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The Mouth Is The Mirror Of The Body

Most of us do not pay much attention to our mouths, we clean our teeth in the morning and evening, and some of us use dental floss or interdental brushes to make sure that our teeth are clean and then rinse out and that’s it!

However, a recent UK Adult Dental Health Survey (*1) showed that most of us have gum disease so there is obviously more we should be doing.   Gum disease is an infection caused by dental plaque bacteria which creep in underneath the gums. This infection slowly erodes away the foundations of the teeth. Then the gums start shrinking, the teeth get loose and wobbly, and if left untreated, finally we end up with abscesses and tooth loss.  But that is not all!

Published research has shown that gum infections have very harmful effects throughout  our bodies. Did you know that there is a major connection between gum disease and heart disease?  It has been shown that the bacteria from gum disease can settle on the heart valves and damage them permanently. Once this happens the heart is unable to work efficiently and the heart becomes more susceptible to other infections.

Also, that women who have active gum disease during their pregnancy are more likely to have preterm and low birth weight babies!  The body cannot concentrate all its resources on the baby while it has to continuously fight off an-ongoing infection in the mouth.

It is well known that people with uncontrolled diabetes are more susceptible to infections. If these people also have gum disease, either it gets worse, or the diabetes becomes more difficult to control, or both.  So if the immune system has to struggle to control two problems at the same time to try and maintain health, it often fails to manage either.

New findings:  Links between gum disease and bowel cancer, asthma and even erectile dysfunction

The list of how a compromised immune system due to gum disease is associated with other serious diseases is growing daily. Rheumatoid arthritis has been linked with gum disease, and more recently bowel cancer, asthma, and even erectile dysfunction.  As more and more medical conditions are associated with this ongoing silent infection that most of us have in our mouths, it is clear that although gum disease does not cause pain or swellings or any other alarming symptoms in its early stages, the effects of the infection from the highly toxic bacteria lodged underneath the gums echo throughout our bodies and can cause or contribute significantly to other illnesses in other parts of the body.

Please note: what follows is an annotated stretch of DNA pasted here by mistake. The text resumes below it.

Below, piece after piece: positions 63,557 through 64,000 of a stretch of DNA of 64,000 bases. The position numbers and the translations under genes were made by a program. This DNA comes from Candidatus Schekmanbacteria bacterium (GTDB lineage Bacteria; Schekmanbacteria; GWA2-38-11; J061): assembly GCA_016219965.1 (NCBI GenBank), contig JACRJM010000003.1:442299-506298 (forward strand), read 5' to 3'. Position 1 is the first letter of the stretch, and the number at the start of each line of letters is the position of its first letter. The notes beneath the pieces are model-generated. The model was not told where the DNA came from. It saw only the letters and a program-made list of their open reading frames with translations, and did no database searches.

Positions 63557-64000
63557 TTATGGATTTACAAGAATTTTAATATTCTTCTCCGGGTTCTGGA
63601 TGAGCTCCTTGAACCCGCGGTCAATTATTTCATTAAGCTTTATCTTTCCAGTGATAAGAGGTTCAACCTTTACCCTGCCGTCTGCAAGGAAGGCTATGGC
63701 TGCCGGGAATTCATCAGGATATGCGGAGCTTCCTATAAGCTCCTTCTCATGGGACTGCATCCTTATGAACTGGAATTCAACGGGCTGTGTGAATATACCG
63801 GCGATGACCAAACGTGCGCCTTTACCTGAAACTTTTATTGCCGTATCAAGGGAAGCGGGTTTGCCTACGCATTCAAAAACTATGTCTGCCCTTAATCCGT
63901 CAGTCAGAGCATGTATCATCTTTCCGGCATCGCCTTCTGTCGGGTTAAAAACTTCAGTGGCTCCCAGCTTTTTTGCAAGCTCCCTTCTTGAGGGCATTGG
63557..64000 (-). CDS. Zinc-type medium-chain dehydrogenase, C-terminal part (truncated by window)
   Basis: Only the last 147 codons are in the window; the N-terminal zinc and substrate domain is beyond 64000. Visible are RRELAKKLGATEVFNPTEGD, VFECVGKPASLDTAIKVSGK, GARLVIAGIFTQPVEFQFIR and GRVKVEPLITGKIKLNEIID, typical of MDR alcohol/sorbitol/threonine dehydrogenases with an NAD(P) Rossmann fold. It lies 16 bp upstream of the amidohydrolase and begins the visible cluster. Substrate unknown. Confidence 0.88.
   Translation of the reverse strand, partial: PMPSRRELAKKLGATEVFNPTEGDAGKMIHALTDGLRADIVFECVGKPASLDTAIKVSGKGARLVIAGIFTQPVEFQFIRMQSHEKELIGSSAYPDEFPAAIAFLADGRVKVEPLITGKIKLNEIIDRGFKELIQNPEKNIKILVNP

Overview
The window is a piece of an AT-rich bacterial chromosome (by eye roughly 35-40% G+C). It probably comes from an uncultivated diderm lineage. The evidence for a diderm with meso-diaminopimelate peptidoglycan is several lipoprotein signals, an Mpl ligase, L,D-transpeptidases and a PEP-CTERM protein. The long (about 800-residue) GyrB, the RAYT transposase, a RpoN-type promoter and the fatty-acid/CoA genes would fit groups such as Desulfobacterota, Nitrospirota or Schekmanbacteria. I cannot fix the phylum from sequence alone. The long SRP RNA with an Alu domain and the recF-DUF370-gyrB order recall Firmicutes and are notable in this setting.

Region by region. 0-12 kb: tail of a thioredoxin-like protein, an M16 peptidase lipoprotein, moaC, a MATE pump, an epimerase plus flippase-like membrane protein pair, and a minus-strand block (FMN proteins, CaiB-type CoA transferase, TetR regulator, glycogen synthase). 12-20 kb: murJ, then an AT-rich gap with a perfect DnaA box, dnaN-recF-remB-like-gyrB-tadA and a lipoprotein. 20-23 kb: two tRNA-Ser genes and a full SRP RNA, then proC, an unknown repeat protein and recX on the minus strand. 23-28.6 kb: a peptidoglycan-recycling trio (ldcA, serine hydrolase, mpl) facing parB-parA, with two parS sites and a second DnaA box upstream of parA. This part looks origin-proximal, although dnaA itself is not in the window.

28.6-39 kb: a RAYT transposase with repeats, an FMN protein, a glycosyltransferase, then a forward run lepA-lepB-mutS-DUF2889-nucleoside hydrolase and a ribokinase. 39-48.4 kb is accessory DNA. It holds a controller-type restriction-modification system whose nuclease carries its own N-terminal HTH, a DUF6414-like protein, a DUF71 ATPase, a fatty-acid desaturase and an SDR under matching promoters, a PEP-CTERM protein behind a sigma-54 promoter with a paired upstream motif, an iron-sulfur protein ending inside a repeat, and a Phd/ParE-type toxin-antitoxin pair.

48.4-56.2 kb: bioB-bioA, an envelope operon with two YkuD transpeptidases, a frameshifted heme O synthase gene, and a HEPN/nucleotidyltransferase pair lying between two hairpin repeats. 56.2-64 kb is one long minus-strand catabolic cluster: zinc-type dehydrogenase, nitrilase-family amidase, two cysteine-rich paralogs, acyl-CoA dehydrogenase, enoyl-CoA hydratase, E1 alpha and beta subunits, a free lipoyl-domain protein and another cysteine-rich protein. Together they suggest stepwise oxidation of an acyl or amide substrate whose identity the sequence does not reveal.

However, gum disease may not be causing any of these diseases; it may be the other way around!  If you have a medical condition which is compromising the immune system the body becomes increasingly unable to control the dozens of species of bacteria that normally inhabit the mouth.  So, if you suddenly develop the signs of gum disease, is that because there is something going on somewhere else in your body which has weakened the immune system’s ability to keep your mouth healthy ?

If this is so, then the mouth is the mirror of the body.  A healthy mouth may well be a reflection of a healthy immune system and a mouth with swollen, red, or bleeding gums may well be telling us that all is not well somewhere else.  So if you have the signs of gum disease, or you suddenly develop them for no apparent reason, you should take this very seriously and get it dealt with by a dentist, hygienist, or periodontist (a dental specialist in managing gum conditions), but more importantly you may need to ask yourself when you last had a check-up at the doctor!  When did you last have a blood test to check your sugar levels or have your blood pressure taken? Is there something else going on that the symptoms in your mouth are telling you?